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March 24, 2010

Eden Medina Historian of Technology - ALD10 post

For my Ada Lovelace Day 2010 post I would like to call attention to the work of Eden Medina, who I found in true internet fashion, by following a link which led to a link which led to a treasure. Eden Medina is an historian of technology and its impact on society. She has written her doctoral dissertation on – and has a book under contract covering – the Cybersyn project of Chile. Her research moves the center of gravity in the conversations about where technological innovation occurs, and under what circumstances. This is heady and powerful stuff. I want to learn more about her research, I admire the depth and breadth that she covers. I admire that she is an electrical engineer with deeply humanistic concerns. She is an historian with strong technological chops. I think she is an appropriate figure for Ada Lovelace Day.

From Eden Medina's profile at the University of Indiana, where she teaches:

Eden Medina is an Assistant Professor of Informatics and an Adjunct Assistant Professor of History at Indiana University, Bloomington. She received her Ph.D. in 2005 from the MIT Doctoral Program in the History and Social Studies of Science and Technology and holds degrees in Electrical Engineering and Women’s Studies from Princeton University.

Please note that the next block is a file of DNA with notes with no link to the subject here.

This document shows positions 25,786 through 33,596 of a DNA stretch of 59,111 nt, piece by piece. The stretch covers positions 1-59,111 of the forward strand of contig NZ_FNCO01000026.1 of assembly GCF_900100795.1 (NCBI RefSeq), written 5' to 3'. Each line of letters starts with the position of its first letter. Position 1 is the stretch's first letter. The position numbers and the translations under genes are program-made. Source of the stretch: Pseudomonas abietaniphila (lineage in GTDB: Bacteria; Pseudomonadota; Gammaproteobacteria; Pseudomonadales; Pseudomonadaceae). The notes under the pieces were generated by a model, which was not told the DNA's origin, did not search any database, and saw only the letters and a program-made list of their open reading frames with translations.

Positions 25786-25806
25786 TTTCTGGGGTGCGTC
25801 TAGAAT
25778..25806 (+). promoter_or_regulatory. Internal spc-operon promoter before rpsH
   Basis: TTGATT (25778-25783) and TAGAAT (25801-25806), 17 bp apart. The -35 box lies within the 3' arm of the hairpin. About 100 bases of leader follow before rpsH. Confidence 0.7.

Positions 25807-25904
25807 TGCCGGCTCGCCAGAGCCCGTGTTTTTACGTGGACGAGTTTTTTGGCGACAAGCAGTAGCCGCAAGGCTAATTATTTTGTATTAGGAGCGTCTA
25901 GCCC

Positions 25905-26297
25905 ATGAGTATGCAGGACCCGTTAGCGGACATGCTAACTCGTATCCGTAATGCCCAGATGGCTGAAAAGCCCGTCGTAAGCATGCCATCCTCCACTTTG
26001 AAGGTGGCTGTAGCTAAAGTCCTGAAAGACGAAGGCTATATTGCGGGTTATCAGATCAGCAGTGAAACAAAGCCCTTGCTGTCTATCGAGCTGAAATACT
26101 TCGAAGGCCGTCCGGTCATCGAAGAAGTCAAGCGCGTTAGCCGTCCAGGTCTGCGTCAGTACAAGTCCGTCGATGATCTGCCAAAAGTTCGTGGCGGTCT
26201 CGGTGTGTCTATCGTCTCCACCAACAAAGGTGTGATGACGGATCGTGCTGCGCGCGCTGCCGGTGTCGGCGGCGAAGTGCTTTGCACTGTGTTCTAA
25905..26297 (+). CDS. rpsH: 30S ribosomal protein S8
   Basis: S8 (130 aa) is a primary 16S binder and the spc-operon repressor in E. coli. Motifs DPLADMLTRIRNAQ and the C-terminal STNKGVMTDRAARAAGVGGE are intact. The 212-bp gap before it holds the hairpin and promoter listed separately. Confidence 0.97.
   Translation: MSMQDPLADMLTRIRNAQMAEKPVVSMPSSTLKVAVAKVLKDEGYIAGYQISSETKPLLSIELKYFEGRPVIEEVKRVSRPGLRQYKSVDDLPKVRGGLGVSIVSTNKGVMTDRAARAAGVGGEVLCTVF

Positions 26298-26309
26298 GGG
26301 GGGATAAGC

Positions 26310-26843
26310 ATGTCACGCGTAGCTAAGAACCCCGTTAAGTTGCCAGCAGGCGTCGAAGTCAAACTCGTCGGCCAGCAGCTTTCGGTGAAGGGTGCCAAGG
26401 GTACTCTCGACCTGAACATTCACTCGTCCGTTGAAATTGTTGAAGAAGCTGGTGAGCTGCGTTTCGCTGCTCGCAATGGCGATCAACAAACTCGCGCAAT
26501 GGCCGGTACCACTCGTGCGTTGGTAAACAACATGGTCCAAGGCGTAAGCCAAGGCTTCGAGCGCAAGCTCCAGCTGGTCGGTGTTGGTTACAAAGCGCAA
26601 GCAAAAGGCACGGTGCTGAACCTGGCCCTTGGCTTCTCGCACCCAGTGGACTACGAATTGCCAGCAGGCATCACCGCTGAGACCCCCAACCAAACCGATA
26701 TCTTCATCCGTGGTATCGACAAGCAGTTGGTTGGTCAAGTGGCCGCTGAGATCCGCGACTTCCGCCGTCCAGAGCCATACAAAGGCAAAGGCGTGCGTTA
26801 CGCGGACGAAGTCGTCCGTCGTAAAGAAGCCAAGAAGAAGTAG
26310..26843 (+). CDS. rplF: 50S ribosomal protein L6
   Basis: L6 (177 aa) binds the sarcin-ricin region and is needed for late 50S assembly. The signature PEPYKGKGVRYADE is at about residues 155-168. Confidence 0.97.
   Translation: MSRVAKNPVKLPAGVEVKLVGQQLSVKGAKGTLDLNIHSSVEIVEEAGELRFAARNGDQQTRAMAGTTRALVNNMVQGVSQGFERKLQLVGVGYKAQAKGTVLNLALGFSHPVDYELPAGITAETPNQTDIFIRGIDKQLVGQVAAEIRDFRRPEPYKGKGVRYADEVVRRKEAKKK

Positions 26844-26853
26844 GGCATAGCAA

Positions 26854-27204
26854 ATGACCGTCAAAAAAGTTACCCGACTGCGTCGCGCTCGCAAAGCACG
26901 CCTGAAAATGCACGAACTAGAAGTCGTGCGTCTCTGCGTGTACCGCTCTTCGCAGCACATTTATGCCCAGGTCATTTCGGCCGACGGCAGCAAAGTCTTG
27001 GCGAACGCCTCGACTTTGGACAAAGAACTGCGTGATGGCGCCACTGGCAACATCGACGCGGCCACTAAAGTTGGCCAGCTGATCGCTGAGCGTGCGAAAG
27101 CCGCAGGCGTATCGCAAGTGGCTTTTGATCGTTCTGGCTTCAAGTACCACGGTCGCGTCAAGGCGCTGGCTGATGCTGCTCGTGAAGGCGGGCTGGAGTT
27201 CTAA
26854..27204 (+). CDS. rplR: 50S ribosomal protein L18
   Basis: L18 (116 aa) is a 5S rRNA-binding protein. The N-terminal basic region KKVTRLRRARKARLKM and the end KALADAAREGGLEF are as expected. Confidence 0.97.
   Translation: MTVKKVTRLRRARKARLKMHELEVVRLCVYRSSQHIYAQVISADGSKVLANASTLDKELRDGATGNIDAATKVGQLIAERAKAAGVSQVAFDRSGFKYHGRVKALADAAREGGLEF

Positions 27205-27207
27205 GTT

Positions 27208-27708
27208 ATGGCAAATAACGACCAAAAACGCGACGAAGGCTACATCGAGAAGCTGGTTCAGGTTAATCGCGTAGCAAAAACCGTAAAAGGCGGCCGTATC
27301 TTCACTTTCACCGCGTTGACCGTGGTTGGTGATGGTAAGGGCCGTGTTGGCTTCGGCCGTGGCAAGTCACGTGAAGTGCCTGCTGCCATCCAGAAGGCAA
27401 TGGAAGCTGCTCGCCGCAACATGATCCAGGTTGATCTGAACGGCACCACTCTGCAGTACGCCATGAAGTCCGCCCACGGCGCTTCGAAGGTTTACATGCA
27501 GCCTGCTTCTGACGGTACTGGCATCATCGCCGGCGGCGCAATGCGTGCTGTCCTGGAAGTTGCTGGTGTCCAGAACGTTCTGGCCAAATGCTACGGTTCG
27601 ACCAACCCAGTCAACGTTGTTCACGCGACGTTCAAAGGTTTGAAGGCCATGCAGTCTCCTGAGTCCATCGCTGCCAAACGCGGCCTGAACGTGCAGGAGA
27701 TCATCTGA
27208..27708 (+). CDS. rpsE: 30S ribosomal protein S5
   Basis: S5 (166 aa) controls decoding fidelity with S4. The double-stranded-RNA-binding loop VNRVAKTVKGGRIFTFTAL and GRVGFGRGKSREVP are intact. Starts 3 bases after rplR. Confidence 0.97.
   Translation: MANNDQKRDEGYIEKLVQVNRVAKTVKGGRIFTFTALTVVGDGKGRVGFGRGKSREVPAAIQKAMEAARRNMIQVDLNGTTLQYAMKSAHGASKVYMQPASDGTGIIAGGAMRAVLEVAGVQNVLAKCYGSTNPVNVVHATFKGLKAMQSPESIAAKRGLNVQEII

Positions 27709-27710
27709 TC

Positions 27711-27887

Medina's research uses technology as a means to understand historical processes. Her most recent work addressed the history of information technologies in Latin America and the role these technologies played in creating new forms of governance and the advancement of state ideological projects. More generally, her research contributes to scholarship in the history of technology, Latin American history, and the growing field of social informatics and combines these fields in her writings and teaching.

Her current book manuscript Cybernetic Socialism tells the history of the Chilean Cybersyn Project, an early computer network designed to regulate Chile's economic transition to socialism during the government of Salvador Allende.

Medina has received grants and fellowships from the Social Science Research Council and the American Council for Learned Societies, the National Science Foundation, the Charles Babbage Institute, and the Dibner Institute for the History of Science and Technology. In 2007 she received the IEEE Life Members' Prize in Electrical History. She is also the recipient of a 2007-2008 Scholar's Award from the National Science Foundation.

Eden Medina has lectured at Harvard's Berkman Center for Cyber Law for which there is video available online.

Find out more about Ada Lovelace Day
Search Twitter and Facebook for hash tags #ALD10, #ALD2010, Ada Lovelace Day 2010
Finding Ada is the homepage for the celebration.
A nice animation about the life of Ada Lovelace can be found at BrainPop.com.

Posted by Rafael Fajardo at March 24, 2010 12:00 AM